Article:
Ac­ces­si­ble prices, retro style and a fo­cus on en­vi­ron­men­tal is­sues – all good rea­sons why Oris watches are worth splash­ing out on

Ac­ces­si­ble prices, retro styling and sup­port for en­vi­ron­men­tal is­sues have shored up Oris watches’ sharper, more mod­ern iden­tity

Business Traveller - - CONTENTS - WORDS CHRISHALL

One hun­dred and four­teen years old this year, Oris was once one of the big­gest watch pro­duc­ers in the world. Founded in Hol­stein, near Basel, by the 1930s it had grown to en­com­pass a net­work of fac­to­ries across Switzer­land. At its peak in 1969 – be­fore cheap quartz bat­tery watches came into vogue – Oris em­ployed 900 peo­ple, mak­ing 1.2 mil­lion watches a year.

An in­dus­try-wide cri­sis in the 1970s was caused by the Euro­pean mar­ket be­ing flooded with cheap quartz-bat­tery im­ports; this took the com­pany down to a few dozen em­ploy­ees. That was fol­lowed by an ill­fated amal­ga­ma­tion, then by a man­age­ment buy­out. But dur­ing the 1980s and 90s, Oris be­gan to en­joy a slow re­vival.

Oris re­mains a bit of an out­sider, but is not es­o­teric; its watches are the kind of unas­sum­ing, down-to-earth creations that suit al­most any­one, and with pro­duc­tion still in the tens of thou­sands, it’s not ex­actly an ar­ti­san busi­ness ei­ther. But in the last 20 years it has found it­self tak­ing a back seat to the likes of Longines and TAG Heuer when it comes to brand recog­ni­tion.

To look at its re­cent creations on pa­per, Oris might seem un­fairly over­looked. It has suc­cess­fully man­u­fac­tured a me­chan­i­cal depth-gauge dive watch; a me­chan­i­cal al­time­ter for pi­lots or moun­taineers; quick-set world-time watches; and a re­turn to in-house move­ment mak­ing for its 110th an­niver­sary, with a ten-day power re­serve mech­a­nism.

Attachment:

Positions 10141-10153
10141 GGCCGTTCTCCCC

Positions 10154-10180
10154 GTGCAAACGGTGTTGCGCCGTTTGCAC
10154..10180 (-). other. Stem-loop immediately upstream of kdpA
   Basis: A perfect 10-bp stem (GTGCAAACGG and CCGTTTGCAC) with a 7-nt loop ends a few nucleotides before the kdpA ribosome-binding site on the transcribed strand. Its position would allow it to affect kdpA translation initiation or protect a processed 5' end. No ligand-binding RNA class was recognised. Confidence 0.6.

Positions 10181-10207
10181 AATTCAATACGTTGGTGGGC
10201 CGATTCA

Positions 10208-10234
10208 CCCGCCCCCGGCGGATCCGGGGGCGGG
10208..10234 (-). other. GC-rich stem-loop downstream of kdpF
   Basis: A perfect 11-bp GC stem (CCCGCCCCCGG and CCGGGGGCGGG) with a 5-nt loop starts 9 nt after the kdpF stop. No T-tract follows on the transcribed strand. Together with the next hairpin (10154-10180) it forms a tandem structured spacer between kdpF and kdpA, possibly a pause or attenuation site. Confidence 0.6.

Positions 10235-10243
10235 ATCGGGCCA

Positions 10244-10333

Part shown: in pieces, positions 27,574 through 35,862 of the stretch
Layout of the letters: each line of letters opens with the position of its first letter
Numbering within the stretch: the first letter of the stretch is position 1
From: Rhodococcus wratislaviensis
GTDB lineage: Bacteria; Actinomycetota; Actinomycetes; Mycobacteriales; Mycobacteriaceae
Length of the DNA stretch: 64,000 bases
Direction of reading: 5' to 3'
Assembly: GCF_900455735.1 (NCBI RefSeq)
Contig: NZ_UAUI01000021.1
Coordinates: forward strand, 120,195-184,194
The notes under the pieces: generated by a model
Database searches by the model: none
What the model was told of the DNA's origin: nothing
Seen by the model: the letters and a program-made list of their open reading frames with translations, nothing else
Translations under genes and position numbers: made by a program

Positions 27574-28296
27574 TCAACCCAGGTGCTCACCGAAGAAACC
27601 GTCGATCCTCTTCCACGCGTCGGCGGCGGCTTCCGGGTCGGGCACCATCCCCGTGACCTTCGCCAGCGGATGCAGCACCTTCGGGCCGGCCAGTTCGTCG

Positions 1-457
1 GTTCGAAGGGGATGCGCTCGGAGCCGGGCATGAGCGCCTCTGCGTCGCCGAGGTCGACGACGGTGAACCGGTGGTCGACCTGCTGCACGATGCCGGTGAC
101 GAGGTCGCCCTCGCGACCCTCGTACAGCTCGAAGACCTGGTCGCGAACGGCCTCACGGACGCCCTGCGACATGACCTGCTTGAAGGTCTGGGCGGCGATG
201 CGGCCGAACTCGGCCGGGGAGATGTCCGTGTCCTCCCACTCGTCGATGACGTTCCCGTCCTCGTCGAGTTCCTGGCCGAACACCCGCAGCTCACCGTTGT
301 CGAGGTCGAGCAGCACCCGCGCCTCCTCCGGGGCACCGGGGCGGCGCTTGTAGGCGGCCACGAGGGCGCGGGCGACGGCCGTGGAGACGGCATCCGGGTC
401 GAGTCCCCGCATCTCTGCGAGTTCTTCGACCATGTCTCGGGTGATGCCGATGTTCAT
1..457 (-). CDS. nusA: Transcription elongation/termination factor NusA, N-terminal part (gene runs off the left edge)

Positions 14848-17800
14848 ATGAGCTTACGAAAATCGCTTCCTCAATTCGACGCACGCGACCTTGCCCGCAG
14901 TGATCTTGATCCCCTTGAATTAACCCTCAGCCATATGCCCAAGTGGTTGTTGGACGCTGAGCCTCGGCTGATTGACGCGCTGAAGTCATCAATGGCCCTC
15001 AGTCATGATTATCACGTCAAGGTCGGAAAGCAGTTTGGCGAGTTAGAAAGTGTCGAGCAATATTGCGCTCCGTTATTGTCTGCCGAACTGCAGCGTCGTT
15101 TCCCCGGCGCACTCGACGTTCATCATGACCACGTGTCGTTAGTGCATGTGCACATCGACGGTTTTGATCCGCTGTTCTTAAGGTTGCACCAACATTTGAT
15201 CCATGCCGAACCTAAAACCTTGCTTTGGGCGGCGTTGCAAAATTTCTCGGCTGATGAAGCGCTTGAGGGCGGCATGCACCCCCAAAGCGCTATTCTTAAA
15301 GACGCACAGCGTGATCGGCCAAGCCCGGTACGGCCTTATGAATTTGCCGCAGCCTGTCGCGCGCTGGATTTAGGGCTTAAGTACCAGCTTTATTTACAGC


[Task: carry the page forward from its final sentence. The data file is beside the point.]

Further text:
But it has only been with a much less com­pli­cated, retro-styled dive watch that Oris has found an iden­tity that trans­lates. The Divers Sixty-Five is a re­work­ing of – you guessed it – a dive watch from 1965. It has been a break-out hit since 2015, spawn­ing nearly 50 vari­a­tions, en­com­pass­ing dif­fer­ent dial colours, typography and sizes, plus the on-trend ad­di­tion of a lim­ited edi­tion in a bronze case. There was even a model pro­duced last year ded­i­cated to Movem­ber, and while that may make you cringe, the brand’s com­mit­ment to good causes is im­pres­sive. At the core of the com­pany’s agenda – mir­ror­ing its fo­cus on dive watches, both in the form of the Divers Sixty-Five and the re­cently re­designed, chunkier and more se­ri­ous Aquis – are ini­tia­tives geared around en­vi­ron­men­tal aware­ness and con­ser­va­tion.

Since 2010 Oris has part­nered with the Aus­tralian Marine Con­ser­va­tion So­ci­ety to work on pre­serv­ing the Great Bar­rier Reef; in 2016 it part­nered with a non-profit or­gan­i­sa­tion called Pe­la­gios Kakunja to track ham­mer­head sharks; last year it an­nounced work with the Co­ral Restora­tion Foun­da­tion to pre­serve en­dan­gered co­ral (the as­so­ci­ated watch even comes in a box made partly from al­gae, in the name of re­duc­ing its use of plas­tics). This year, Oris re­leased the Aquis “Source of Life”, a watch that sounds like it should come with some sort of elixir for im­mor­tal­ity, but in­stead “in­vites us to think philo­soph­i­cally about how we care for the world’s wa­ter sources”.

Such philo­soph­i­cal pon­der­ings might sound a bit wor­thy, but even if the cor­po­rate so­cial re­spon­si­bil­ity doesn’t float your boat (pun in­tended), the watches are at­trac­tive in their own right, and priced com­pet­i­tively; £1,150 up­wards for the Divers Sixty-Five and £2,020 for the Aquis Ham­mer­head lim­ited edi­tion. Both use au­to­matic Sel­lita move­ments: re­li­able, ro­bust work­horses, and not to be sniffed at, but not the kind of thing you will wax lyri­cal about to a fel­low watch con­nois­seur. That’s not the Oris way – it uses the right tools for the job, and brings it in at a price that’s less eye-wa­ter­ing than most main­stream Swiss brands.

In many ways, Oris is the ul­ti­mate watch com­pany for mil­len­ni­als, bring­ing to­gether re­al­is­tic pric­ing, sus­tain­abil­ity, well-judged retro-flavoured de­sign and a no­table ab­sence of “lux­ury brand” pom­pos­ity or ar­ro­gance. But if the “mil­len­nial” word turns you off, there’s ma­tu­rity to the Oris cat­a­logue that eases any feel­ings of hip­ster­ish cash-ins. If there’s a crit­i­cism to be made of their cur­rent of­fer, it’s that some of the ranges haven’t kept up with the brand’s sud­den lurch into trendi­ness and now look a lit­tle stale by com­par­i­son, but Oris knows very well that the watches that make head­lines aren’t al­ways the ones that sell out.

In many ways, Oris is the ul­ti­mate watch com­pany for mil­len­ni­als

LEFT AND ABOVE: Oris Ham­mer­head lim­ited edi­tion

FROM TOP: Oris Divers Sixty-Five; Oris Staghorn Restora­tion Lim­ited Edi­tion

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